Taking a Walk Down Memory Lane
After moving recently and throwing out so many things I no longer need, yesterday I suddenly took a break as I found myself deep down memory lane–leafing through numerous photo albums and scrapbooks I had kept as a child and young adult.
I was surprised by how many people I don’t even remember now, but also warmed by how many special people have come in and out of my life–and how many I still keep in touch with.
I even found my Junior Prom corsage that high school heart-throb Bob gave me and wondered if I could find out what he is doing now through Classmates or the Internet–but darn, no luck. Then I found stacks of love letters and wondered what my life would have been like if I had married John and moved to Washington DC.
I couldn’t help pondering how different my life would have been had I gone to Stanford, where I had been accepted, instead of to the private photography & cinematography college in Santa Barbara, which led me to my long career in the television business. No, I think I did make the right decisions, but ohhh, what if I hadn’t sold my first home–which is worth a fortune now!
The story of each of our lives is a series of decisions we made, forks in the road we took, and no amount of pondering the "what if’s?" can change where we are right now. Regret is only helpful if we learn from our mistakes and make better decisions for the future.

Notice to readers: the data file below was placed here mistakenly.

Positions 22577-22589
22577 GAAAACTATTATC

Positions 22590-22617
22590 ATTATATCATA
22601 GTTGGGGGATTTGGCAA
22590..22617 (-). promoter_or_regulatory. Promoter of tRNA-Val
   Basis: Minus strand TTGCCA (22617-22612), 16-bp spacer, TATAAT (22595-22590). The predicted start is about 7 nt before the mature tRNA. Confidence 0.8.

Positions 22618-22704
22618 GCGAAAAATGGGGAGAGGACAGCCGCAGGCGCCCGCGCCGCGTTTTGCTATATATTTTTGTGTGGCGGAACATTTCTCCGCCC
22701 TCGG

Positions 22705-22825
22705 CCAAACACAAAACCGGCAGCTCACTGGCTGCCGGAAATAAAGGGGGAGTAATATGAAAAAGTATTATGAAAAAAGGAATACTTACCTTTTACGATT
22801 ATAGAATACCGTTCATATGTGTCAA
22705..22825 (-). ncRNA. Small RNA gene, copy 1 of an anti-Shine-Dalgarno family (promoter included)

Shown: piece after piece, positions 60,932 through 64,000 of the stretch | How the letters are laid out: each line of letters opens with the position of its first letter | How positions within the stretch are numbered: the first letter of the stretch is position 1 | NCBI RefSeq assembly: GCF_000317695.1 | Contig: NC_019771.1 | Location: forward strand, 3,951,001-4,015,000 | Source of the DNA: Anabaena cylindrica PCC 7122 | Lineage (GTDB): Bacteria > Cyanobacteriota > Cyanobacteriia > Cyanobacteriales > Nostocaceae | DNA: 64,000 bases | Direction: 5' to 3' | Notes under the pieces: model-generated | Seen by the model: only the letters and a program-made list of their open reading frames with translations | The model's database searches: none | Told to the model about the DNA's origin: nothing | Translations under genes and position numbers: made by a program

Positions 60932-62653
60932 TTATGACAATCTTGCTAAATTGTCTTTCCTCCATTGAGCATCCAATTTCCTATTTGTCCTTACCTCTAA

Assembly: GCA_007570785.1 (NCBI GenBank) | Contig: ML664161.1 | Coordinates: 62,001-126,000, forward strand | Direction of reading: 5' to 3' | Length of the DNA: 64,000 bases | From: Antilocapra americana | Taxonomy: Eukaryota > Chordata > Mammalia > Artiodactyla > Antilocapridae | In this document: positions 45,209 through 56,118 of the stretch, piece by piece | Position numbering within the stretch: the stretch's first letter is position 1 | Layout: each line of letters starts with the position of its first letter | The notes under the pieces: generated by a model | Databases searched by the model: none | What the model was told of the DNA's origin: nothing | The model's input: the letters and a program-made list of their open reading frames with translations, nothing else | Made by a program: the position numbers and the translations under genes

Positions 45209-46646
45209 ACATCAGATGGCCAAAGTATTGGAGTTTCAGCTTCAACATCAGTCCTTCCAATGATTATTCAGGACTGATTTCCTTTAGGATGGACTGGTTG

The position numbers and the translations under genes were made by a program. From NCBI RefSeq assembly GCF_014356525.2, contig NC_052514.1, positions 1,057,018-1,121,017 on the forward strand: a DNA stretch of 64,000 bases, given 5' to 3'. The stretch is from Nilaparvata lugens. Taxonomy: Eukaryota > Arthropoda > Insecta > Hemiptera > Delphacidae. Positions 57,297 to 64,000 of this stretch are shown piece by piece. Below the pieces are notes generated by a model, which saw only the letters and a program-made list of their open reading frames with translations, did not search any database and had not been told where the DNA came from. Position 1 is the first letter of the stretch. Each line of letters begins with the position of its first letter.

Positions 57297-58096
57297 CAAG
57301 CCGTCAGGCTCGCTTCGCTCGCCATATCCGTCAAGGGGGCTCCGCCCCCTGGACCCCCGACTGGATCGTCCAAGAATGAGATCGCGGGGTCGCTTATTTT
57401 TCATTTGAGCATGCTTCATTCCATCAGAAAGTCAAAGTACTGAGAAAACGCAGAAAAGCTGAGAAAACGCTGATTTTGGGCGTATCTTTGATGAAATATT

But what about elderly people facing the end of their lives, who have regrets and ponder the "shoulda, coulda, woulda’s" — but who don’t have the opportunity to correct mistakes and do better next time? And what about those with dementia, whose memories are fading?
As caregivers, we can help our elders release some of these emotions by letting them talk about the old days and listen to their many stories of triumph and tragedy with interest, even if we have already heard them numerous times–and even if the facts have become somewhat distorted.
A colleague and friend of mine, Jeff Mettais (former Executive VP of The Baby Einstein Company), is Co-founder and President of The Memory Lane Company, which has videos, music CDs and memory books to help stimulate and entertain people with memory loss. Their goal is to help people preserve connections with life and family and to encourage communication: http://www.memorylanemedia.com
And… I hope that when the reminiscing begins, you will discretely turn on a tape recorder–because someday–you may be longing to hear your loved one’s stories again. I can’t tell you how much I wish I had recorded my parents’ fondest memories–and yes, I would have to say that is one of my biggest regrets.
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You can learn more about Jacqueline and find information about her book at ElderRage.com.
Published On: July 07, 2006